Monday, December 5, 2011

Dealing with Mean Girls-Part One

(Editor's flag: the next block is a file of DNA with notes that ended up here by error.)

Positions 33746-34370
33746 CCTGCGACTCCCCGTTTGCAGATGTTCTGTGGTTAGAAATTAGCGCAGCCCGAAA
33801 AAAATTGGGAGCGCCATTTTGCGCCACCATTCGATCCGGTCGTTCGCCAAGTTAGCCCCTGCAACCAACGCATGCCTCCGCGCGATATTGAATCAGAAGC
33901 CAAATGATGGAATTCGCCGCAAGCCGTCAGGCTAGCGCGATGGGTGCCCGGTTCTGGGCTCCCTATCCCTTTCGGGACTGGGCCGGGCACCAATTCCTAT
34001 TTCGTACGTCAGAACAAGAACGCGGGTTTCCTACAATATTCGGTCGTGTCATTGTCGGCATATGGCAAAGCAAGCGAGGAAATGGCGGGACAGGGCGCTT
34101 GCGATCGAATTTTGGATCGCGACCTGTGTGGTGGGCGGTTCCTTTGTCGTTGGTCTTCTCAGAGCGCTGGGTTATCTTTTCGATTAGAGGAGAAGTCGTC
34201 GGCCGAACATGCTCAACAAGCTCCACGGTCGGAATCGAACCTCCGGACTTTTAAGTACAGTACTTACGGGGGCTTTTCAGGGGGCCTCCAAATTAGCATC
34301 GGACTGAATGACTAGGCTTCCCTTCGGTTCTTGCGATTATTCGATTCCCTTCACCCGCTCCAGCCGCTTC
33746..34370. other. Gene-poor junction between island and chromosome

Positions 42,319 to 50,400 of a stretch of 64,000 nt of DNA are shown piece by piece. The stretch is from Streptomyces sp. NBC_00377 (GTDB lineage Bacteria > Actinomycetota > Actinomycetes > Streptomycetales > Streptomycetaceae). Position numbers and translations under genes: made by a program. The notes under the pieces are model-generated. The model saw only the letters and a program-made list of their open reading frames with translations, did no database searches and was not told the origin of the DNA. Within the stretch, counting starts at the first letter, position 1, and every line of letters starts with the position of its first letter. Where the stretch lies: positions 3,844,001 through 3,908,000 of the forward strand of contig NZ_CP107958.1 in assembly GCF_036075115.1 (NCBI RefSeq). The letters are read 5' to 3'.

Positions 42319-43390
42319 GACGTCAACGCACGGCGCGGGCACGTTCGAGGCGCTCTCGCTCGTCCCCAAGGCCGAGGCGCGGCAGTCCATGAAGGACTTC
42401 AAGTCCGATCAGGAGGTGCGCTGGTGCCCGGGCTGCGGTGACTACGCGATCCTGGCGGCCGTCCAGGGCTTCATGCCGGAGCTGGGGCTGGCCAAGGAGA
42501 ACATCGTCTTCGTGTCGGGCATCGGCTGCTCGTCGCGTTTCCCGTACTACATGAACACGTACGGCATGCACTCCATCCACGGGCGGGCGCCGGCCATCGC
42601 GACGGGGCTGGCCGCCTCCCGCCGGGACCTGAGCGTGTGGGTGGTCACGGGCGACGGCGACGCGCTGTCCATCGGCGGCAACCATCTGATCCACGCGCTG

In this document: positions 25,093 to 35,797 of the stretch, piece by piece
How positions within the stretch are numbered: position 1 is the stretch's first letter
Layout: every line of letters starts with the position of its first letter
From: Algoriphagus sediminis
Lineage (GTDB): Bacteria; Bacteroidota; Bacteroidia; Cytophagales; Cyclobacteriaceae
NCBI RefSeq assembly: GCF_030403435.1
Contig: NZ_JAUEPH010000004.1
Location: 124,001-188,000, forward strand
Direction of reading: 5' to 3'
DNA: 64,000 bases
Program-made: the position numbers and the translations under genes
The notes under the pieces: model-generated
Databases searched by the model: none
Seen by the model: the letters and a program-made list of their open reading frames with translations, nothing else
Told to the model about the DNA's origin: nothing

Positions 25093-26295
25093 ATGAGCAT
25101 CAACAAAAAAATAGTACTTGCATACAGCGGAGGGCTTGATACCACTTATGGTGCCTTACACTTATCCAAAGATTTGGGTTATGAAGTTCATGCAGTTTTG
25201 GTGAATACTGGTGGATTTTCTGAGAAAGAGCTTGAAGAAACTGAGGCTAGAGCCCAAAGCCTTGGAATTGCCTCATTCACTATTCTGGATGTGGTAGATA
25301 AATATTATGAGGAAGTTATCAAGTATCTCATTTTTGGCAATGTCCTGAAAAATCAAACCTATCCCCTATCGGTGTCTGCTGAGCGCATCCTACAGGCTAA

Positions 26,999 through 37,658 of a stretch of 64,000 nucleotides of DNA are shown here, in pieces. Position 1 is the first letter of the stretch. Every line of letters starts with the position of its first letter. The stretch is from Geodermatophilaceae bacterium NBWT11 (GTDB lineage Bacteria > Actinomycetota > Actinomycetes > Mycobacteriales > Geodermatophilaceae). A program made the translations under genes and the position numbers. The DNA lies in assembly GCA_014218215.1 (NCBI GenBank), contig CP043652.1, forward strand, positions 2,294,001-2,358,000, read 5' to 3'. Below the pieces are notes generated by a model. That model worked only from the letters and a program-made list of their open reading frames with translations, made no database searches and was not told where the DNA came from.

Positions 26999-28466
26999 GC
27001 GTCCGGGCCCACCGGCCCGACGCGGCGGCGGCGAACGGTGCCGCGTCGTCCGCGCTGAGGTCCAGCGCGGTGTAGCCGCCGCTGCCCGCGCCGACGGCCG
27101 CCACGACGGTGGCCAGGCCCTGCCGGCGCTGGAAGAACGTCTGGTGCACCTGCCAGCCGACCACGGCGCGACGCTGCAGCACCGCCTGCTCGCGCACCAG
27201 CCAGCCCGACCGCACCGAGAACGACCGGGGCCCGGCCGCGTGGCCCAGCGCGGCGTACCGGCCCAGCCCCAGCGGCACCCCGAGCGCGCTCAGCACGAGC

When I was in elementary school, I was friends with every single person in my class of slightly more than 20 children.  I had two friends who I thought of as my best friends, Hannah and Josh.  I wasn't a very social child and I never went over to my friends' houses.  But we played together at recess and we sat next to one another in class.  When I was in 5th grade, I started helping the librarian during lunch time instead of going out and playing with the other children.  I'm not sure why I did this, because one of my fondest memories of elementary school is playing soccer at recess against older kids and always kicking their butts (figuratively, of course.)  I was really good at soccer and liked to play it every chance I could get.  But anyway, the fact is that in 5th grade, I helped out in the library instead of playing.  One other girl helped in the library.  Her name was Shelby.  We became friends.  It is important to note that earlier in the year Hannah and I had promised one another that we would be locker buddies once we started middle school.  In my school, 6th grade was still in elementary school and middle school started in 7th grade.  So we were planning pretty far ahead.  Josh got held back in 5th grade, back in the days before "No Child Left Behind".  Near the end of 6th grade, Shelby asked if I wanted to be her locker buddy once we started middle school.  I told her that I had already promised Hannah, but I would be her locker buddy in 8th grade, if she still wanted me to.  So that was settled, no hard feelings.